Dr. Beer began by describing his two main research interests.  The first is mechanisms of animal behavior. The second is understanding the organization of living systems.  In the first, he looks for the mechanisms of behavior in the closed-loop interaction between brain, body and environment.  He uses evolutionary algorithms to generate model brain-body-environment systems and the mathematical tools from dynamical systems theory and information theory to analyze them.  He has looked at a variety of behaviors, ranging from locomotion to minimally cognitive behaviors such as selective attention, learning, and communication.  Some of these models are empirically grounded and some are more abstract. An example of the former is work on modeling C. elegans is a 1 mm long soil living round worm.  It is unique in that the connectivity of its nervous system has been fully mapped. Because it is extremely difficult to do electrophysiology directly, he and his collaborators use genetic algorithms to find possible values of the neural parameters that produce behavior consistent with the animal.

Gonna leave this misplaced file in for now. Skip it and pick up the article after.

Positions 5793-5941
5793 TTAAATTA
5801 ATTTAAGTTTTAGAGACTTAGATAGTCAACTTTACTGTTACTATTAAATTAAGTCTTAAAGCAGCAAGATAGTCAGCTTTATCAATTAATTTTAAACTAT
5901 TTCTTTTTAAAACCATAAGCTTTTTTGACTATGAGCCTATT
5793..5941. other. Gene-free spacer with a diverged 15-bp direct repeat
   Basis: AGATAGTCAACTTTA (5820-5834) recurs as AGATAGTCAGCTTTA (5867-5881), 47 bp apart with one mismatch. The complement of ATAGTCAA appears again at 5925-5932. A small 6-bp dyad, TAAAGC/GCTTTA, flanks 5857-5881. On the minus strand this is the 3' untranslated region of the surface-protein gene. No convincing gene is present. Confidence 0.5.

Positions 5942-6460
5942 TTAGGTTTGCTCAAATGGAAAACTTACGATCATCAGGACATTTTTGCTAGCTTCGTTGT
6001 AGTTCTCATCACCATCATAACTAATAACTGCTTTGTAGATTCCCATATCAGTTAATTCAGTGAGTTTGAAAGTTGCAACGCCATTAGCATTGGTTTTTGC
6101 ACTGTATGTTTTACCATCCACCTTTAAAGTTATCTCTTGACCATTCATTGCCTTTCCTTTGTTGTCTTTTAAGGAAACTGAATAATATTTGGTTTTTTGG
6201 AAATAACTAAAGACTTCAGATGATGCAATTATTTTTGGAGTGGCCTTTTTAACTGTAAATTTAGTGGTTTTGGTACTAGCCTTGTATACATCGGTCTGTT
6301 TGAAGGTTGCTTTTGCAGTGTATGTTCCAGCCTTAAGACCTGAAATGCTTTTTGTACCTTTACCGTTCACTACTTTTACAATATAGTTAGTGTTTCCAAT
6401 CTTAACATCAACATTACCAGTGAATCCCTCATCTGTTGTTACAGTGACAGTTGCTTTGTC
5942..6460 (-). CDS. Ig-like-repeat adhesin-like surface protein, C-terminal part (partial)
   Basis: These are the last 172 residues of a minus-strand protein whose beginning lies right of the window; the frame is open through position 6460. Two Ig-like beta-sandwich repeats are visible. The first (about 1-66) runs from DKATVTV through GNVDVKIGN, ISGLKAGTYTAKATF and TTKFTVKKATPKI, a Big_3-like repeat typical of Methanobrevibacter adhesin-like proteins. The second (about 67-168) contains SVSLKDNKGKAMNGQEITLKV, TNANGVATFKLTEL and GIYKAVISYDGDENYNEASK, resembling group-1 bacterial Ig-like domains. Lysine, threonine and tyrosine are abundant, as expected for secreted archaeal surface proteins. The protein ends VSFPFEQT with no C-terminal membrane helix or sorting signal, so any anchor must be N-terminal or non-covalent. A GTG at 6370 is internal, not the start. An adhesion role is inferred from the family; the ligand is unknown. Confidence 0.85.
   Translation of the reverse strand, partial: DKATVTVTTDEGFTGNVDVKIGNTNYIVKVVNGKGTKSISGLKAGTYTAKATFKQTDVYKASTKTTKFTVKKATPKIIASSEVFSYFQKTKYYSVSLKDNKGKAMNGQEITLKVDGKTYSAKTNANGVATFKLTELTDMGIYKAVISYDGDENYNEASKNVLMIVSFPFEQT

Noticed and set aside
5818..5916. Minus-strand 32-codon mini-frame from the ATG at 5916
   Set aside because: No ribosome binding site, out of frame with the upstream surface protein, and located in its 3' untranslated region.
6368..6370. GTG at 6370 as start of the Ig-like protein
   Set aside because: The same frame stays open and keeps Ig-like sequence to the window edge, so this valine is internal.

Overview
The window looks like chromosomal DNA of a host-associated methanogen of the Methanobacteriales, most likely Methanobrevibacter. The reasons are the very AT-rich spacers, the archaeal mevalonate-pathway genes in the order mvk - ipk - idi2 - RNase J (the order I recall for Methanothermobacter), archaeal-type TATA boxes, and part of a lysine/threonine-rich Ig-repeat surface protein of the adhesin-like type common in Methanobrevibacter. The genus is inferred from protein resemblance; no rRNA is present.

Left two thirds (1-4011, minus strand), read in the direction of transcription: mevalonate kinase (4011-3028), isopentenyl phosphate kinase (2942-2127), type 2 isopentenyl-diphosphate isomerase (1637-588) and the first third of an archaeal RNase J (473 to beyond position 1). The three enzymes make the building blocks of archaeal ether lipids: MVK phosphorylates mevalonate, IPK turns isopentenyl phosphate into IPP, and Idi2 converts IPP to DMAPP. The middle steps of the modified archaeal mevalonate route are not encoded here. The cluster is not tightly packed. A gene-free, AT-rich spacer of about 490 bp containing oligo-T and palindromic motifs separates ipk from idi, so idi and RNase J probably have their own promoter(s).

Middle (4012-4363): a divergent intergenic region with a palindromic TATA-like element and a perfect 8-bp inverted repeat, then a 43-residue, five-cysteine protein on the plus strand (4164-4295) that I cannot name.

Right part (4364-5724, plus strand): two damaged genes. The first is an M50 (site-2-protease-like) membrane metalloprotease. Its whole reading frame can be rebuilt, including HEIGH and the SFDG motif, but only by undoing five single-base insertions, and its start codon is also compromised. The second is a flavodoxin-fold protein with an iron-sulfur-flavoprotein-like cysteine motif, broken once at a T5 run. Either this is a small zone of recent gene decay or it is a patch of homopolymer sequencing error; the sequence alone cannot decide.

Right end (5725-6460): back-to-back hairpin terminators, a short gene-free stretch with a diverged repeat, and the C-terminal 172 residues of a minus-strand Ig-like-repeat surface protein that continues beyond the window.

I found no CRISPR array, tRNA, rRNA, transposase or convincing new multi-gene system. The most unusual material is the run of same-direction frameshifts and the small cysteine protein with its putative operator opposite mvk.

His second research interest is to understand the organization of living systems.  What makes them biological systems in the first place?  Some answer biochemistry and look at specific molecular reactions.  This has been used in the search for extra-terrestrial life.  Some answer evolutionary properties.  Instead, he looks at Autopoiesis and Enaction – the organization of processes that distinguish living from non-living systems.  He uses models in which the universe is divided into states following universal laws, and he then analyzes how higher order structure arises that instantiate an entire system.  Once you have self-producing, self-perpetuating autonomous processes, then you can look at environmental perturbations and the effects of the perturbations.  Can the entity survive?  How does the entity evolve?
     He ended by saying that although these two programs sound different, they are related.  Both look at living systems as integrated wholes.  How does an integrated system come into being?  Both share a methodological approach: construction of essential models that are stripped to only essential characteristics.   As in physics, once you have a toy model, you take it seriously.  That is, you may not believe the model is true, but you try to extract all the information you can from that model.